Online Safety for Kids

Your Guide to Keeping Children Safe Online

online safety for kids image

For children the Internet is a wonderful, expansive place. However, parents know that their children can be harassed, bullied, groomed, stalked or targeted by savvy marketers. Parents also know their kids can come across inappropriate materials such as websites or apps with themes of a pornographic, racist, violent, gory, hateful, disturbing, bizarre or otherwise offensive nature.

Making matters worse, identity thieves are increasingly targeting children because these breaches go undetected for much longer.

For parents, this article provides an in-depth discussion of the techniques you can use for ensuring the online safety for kids and keeping them from harm online.

There is No Substitute for Attentive Parenting

The same parenting rules you should use in the real (offline) world also apply for the online world. This means trying to get to know what your children are doing online, participating as appropriate, and taking the necessary time to coach and mentor them.

Check-in periodically on your children when they are online and ask them about what’s going on. If they are chatting, ask them with whom. You do not need to conduct an inquisition but rather to show interest. As in the offline world, you want to know what your children are up to after school in their free time.

In a nutshell, spend time with your children and take an interest in what they are doing online.

The SafeKids.com’s Family Contract for Online Safety is a great way to start the process. There is a “pledge” that children (of different ages) and parents can take. This is a good way to get the issues on the table and start the dialogue.

Basic Security Measures for your Children

“Harden” the Computers and Handheld Devices your Kids Use

Online safety for kids starts with the computers and devices they use. As always, their operating system and anti-malware apps should be up-to-date and properly configured. For a reminder see our ‘Top 10 Essential Internet Tips’.

If possible, consider having your children’s computer (especially for younger children) in a common area such as the family room or living room. This alone can prevent a lot of potential mischief. This is much harder, if not impossible, to do with handheld devices such as tablets or smartphones, so hold off on these purchases for your kids until you think they are “online aware” enough for them.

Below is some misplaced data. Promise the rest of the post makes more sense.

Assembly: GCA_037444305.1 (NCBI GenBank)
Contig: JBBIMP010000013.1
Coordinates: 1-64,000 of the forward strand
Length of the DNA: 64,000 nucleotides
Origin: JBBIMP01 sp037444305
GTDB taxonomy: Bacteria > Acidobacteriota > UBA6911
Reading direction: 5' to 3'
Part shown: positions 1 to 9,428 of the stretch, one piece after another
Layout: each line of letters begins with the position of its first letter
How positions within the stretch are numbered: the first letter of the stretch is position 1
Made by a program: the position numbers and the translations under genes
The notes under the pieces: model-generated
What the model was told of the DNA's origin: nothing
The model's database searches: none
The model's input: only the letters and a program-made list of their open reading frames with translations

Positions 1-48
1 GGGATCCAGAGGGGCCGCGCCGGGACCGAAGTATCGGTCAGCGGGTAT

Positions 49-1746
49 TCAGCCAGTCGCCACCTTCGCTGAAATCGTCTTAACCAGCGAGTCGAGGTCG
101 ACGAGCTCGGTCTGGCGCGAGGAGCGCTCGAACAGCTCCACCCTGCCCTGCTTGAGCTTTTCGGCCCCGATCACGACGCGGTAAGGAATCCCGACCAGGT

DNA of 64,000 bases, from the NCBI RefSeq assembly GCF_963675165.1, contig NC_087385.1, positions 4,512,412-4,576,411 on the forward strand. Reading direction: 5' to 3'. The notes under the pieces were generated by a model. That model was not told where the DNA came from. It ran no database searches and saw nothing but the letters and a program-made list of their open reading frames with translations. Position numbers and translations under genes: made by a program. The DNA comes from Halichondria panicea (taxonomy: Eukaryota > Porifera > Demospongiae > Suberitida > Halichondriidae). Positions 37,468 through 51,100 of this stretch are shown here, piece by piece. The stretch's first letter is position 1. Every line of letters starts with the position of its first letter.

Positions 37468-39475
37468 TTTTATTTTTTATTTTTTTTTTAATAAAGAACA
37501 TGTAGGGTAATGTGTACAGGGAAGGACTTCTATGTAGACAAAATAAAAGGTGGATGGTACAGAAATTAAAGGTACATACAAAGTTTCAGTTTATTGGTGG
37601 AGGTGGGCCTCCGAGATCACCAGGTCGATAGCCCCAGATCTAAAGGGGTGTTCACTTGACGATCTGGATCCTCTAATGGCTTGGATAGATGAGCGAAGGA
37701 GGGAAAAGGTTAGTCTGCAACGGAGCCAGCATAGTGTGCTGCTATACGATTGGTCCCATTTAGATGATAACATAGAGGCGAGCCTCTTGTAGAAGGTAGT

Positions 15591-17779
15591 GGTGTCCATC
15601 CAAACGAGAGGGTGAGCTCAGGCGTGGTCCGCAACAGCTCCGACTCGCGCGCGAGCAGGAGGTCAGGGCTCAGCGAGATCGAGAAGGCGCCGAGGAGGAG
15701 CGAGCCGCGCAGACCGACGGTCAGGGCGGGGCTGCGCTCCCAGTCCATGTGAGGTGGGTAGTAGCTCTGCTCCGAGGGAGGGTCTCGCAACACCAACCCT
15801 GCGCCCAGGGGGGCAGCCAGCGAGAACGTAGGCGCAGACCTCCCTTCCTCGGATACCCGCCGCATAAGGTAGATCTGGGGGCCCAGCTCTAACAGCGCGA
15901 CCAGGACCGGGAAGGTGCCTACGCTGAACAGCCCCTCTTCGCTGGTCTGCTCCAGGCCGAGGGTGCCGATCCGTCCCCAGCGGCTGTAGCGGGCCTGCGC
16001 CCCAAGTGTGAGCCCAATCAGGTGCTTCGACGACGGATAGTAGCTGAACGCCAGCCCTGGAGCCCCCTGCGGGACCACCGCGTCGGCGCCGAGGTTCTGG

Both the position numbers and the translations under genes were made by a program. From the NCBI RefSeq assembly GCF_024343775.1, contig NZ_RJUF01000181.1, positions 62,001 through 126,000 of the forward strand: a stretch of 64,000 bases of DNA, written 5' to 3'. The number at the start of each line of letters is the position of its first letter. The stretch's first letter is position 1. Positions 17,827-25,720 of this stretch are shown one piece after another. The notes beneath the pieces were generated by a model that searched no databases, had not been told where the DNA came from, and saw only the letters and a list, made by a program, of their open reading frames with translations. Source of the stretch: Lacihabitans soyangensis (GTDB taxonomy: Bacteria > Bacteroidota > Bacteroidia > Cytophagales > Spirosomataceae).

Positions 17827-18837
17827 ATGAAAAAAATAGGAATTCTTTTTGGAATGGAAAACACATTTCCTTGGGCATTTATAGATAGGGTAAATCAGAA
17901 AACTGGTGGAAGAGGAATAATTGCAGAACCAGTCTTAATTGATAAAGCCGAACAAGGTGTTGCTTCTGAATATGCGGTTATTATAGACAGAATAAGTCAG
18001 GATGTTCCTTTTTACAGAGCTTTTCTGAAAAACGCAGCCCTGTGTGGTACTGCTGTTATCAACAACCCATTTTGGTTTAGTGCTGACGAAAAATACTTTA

It is also a good idea to configure the user accounts and profiles on the devices that your children use to have limited privileges. This limits both the inadvertent damage they can do on the device as well as the damage hackers or malicious websites can inflict should they target your child’s device.

Have a Wi-Fi Curfew

Just as you would in the real world, also consider introducing a curfew on how long your children can stay online. Most wireless Internet connection routers can be programmed to automatically stop Internet access between certain times. This can be a very effective way to automatically enforce the curfew; for example, at 9 pm the router simply stops working until the starting time the next day. No more arguments about when Internet time is over!

Web Browsing Protection for Kids

child-safety-onlineOn the Internet, inappropriate websites are a mere keyword search and selection away. It is also possible for children to stumble on these materials quite innocently and accidentally. For this reason, consider using site blocking apps. These prevent your child’s device from connecting to and displaying such content. Though not always foolproof, a site blocking app can be a powerful tool to help protect your children.

The best site blocking app for you will greatly depend on your specific needs and the age of your children. It is recommended that you browse the offerings and read the various reviews to determine what is most suitable for you and your family (and your budget). You can check these sources for the latest offerings: